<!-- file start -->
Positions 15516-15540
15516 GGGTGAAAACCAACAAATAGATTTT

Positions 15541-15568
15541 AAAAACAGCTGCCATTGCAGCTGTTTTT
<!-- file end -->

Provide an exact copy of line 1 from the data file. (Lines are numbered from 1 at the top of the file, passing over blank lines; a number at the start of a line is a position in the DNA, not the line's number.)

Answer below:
Positions 15516-15540